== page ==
The screwbean mesquite is a small tree or shrub native to southern California. It sets itself apart from its traditional mesquite cousin with its attractive, corkscrew-shaped bean pods that appear in the summer. Keep reading to learn more screwbean mesquite info, including screwbean mesquite care and how to grow screwbean mesquite trees.
Screwbean Mesquite Info
What is a screwbean mesquite tree? Hardy in USDA zones 7 through 10, the screwbean mesquite tree (Prosopis pubescens) ranges from the American Southwest and Texas into Central and South America. It is small for a tree, usually topping out at 30 feet (9 m.) in height. With its multiple trunks and spreading branches, it can sometimes grow to be wider than it is tall.
It differs from its cousin, the traditional mesquite tree, in a few ways. Its spines and leaves are smaller, and there are fewer of these leaves in every cluster. Instead of red, its stems are a duller gray color. The most striking difference is the shape of its fruit, which earns the plant its name. The seed pods, which are light green and 2 to 6 inches (5-15 cm.) in length, grow in a very tightly coiled spiral shape.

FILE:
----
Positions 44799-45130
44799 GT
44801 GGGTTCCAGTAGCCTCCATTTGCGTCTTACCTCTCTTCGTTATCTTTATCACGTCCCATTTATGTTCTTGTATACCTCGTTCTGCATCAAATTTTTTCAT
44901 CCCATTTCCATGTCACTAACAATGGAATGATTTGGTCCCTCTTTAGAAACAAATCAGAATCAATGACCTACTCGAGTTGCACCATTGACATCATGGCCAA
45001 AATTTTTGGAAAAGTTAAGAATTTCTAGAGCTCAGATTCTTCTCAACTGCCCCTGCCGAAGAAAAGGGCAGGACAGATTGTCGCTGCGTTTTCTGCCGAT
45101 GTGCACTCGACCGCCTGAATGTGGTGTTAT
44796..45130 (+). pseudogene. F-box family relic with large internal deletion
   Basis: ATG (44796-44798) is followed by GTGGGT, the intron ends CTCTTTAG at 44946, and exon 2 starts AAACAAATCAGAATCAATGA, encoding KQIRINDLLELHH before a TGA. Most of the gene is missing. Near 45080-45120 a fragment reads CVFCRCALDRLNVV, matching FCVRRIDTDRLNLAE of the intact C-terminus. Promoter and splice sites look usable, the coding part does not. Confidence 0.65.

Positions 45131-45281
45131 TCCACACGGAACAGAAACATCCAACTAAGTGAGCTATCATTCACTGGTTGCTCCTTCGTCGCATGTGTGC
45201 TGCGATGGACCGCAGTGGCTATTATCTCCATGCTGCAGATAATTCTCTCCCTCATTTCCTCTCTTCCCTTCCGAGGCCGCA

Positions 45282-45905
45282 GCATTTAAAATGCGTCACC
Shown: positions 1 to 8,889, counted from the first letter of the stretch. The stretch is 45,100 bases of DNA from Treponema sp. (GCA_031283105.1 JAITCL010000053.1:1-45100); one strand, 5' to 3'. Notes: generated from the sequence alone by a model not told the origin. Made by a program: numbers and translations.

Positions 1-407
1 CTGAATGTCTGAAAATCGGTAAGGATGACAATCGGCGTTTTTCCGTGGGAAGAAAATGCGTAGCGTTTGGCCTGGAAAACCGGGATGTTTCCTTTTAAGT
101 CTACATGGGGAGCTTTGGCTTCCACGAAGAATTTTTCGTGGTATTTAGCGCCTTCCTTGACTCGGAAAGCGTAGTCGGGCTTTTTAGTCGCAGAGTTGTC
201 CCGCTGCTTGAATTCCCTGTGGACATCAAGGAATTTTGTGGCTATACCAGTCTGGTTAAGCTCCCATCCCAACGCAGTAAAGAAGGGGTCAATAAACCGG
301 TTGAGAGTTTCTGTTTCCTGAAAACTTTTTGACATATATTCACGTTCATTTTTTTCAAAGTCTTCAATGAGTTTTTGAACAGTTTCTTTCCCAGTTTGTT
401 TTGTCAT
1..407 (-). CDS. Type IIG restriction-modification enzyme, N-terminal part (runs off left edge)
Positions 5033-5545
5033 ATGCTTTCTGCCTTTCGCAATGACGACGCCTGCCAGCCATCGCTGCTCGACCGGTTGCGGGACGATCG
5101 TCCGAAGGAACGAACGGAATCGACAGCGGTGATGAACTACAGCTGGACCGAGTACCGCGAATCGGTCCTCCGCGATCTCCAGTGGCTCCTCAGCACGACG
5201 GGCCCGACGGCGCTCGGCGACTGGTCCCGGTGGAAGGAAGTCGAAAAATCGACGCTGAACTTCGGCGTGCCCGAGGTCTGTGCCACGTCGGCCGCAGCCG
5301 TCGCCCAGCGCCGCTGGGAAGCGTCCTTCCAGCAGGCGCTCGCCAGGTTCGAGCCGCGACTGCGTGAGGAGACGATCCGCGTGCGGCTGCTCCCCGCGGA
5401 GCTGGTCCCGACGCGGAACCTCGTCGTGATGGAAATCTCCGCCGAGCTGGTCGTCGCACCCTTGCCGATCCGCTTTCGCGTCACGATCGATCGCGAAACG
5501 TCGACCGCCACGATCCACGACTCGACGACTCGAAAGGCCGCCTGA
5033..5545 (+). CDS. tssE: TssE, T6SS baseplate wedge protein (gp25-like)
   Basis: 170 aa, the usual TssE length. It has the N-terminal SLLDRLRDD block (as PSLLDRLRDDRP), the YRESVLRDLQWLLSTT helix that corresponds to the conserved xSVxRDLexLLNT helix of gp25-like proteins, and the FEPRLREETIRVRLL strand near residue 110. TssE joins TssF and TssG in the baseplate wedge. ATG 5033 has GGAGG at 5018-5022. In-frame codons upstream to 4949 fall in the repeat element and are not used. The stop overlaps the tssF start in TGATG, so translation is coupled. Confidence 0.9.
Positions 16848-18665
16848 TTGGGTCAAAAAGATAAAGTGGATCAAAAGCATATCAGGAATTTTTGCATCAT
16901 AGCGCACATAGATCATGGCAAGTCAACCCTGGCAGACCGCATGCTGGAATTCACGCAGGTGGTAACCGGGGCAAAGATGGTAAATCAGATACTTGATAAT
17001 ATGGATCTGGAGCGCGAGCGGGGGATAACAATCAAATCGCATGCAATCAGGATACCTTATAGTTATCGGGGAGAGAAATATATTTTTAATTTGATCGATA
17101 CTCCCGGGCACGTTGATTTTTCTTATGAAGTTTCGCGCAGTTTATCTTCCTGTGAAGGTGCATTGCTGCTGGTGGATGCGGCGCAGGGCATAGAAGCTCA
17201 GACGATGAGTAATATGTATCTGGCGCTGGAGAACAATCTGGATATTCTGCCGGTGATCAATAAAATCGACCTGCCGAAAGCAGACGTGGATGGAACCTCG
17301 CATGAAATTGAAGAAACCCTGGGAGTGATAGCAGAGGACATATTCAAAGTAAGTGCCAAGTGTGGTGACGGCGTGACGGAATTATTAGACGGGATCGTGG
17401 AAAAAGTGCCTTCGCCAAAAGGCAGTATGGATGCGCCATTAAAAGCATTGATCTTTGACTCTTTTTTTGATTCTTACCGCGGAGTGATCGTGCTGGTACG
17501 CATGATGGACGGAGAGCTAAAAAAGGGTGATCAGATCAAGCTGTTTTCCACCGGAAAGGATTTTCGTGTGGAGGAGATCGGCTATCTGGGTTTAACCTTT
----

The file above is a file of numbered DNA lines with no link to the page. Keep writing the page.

How to Grow a Screwbean Mesquite Tree
Growing screwbean mesquite trees in your landscape or garden is relatively easy, provided your climate is the right one. These trees prefer sandy, well-drained soil and full sun. They are relatively tolerant of drought.
They can handle pruning and shaping and can be trimmed into a shrub or tree-like shape with a single or several bare trunks and raised foliage. If left unpruned, the branches will sag down to sometimes touch the ground.
The pods are edible and can be eaten raw when they are young in the spring or pounded into meal when dry in the autumn.